The Lord of the Rings - The John Boorman Adaptation
In 1969 JRR Tolkien finally sold the film and merchandising rights of The Lord of the Rings to United Artists for approximately £104,000. A year later the studio asked director John Boorman if he could make the books into a viable film. Boorman, an established director with a track record of being experimental, set about developing a screenplay with his long term collaborator, Rospo Pallenberg. What emerged was a one hundred and fifty minute script and possibly the most radical adaptation of Tolkien's work. Some of the ideas and concepts it contained were extremely innovative but others where simply too radical a divergence from the source text. I’ve collated a few of these for your consideration. If you are familiar with Boorman's 1973 film Zardoz, then you will note both similarities and re-occurring themes.
1.) After the destruction of the Ringwraiths at the Fords of Bruinen, Frodo is carried into the sparkling palace of Rivendell, where in a vast amphitheatre full of chanting Elves he is laid naked on a crystal table and covered with green leaves. A thirteen-year-old Arwen surgically removes the Morgul-blade fragment from his shoulder with a red-hot knife under the threatening axe of Gimli, while Gandalf dares Boromir to try to take the Ring.
2.) The narrative of "The Council of Elrond" was to be visually interpreted as a fantastic medieval masque representing the history of the Rings. It was to combine elements of Kabuki theatre, rock opera, and circus performance.
3.) At the gates of Moria, the fellowship bury Gimli in a hole, throw a cape on him and beat him to a state of utter exhaustion to retrieve his unconscious ancestral memory. This ancient knowledge allows Gimli to recollect the word for entering Moria and gain insights about the ancient dwarf kingdom.
4.) Also in the Moria sequence, the orcs are slumbering or in some kind suspended animation. The fellowship runs over them and the rhythm of their footsteps start up their hearts.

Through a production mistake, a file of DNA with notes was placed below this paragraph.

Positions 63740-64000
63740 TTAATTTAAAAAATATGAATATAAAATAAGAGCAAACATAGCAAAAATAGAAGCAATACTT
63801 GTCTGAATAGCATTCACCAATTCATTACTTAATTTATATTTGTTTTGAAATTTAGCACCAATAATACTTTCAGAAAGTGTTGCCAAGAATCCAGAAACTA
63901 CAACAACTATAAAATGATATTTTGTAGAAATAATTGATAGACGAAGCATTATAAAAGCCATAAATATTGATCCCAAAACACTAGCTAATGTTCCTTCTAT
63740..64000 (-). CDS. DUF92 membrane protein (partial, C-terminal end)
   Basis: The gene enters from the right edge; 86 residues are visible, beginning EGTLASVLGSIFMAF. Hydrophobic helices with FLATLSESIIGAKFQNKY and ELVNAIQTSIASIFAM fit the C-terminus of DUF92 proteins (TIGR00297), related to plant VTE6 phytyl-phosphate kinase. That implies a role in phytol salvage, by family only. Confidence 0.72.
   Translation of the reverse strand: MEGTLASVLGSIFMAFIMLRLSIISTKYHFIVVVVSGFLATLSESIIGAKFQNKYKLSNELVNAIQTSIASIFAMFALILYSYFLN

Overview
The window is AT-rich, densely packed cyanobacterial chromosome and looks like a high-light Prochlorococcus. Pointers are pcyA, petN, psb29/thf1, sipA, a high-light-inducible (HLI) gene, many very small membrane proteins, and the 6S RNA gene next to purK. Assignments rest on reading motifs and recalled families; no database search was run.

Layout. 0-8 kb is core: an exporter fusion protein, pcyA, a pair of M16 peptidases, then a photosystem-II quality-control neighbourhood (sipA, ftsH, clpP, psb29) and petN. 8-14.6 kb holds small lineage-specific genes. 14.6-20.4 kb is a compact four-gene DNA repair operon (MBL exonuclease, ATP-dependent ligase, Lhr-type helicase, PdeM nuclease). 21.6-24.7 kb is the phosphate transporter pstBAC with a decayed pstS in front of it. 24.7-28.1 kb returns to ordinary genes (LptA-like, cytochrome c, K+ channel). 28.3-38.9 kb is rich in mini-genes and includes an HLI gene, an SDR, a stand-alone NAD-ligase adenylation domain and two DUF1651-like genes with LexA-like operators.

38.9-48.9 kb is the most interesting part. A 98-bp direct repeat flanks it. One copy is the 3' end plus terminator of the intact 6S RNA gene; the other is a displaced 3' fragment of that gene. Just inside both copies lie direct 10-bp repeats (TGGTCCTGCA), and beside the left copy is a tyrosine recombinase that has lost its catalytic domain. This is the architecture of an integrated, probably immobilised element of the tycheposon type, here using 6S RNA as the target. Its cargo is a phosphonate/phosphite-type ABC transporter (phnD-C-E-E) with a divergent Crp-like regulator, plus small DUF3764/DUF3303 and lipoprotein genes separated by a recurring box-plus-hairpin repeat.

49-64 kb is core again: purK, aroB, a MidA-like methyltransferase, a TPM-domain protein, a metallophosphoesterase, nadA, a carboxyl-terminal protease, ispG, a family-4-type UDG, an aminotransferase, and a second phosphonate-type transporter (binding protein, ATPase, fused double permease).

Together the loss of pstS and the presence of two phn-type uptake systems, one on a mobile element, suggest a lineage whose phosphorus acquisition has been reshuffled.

5.) There was a proposed wizard’s duel between Gandalf and Saruman. This was inspired by an African idea of how magicians duel with words. The script reads:
Gandalf: Saruman, I am the snake about to strike!
Saruman: I am the staff that crushes the snake!
Gandalf: I am the fire that burns the staff to ashes!
Saruman: I am the cloudburst that quenches the fire!
Gandalf: I am the well that traps the waters!
6.) Perhaps the most provocative changes occur by introducing a sexual element. Not necessarily in a exploitative way but more of a metaphor exploring the nature of power. For example, before gazing into Galadriel's mirror, Frodo must have sex with her. Aragon's battlefield healing of Eowyn becomes a sexual analogy of the healing power of the king.
Needless to say, executives at United Artist failed to understand Boorman's script. The project was shelved indefinitely. When Ralph Bakshi approached the studio in 1976 with a proposal of adapting Tolkien's work in to an animated film, the script had to be purchased to acquire full artistic control. Boorman allegedly received $3,000,000 for his script. When Boorman later made his big screen adaptation of the Arthurian legend Excalibur in 1981, many parallels where drawn with The Lord of the Rings. It has often been suggested that many ideas from his the unused Tolkien screenplay made it in to that movie.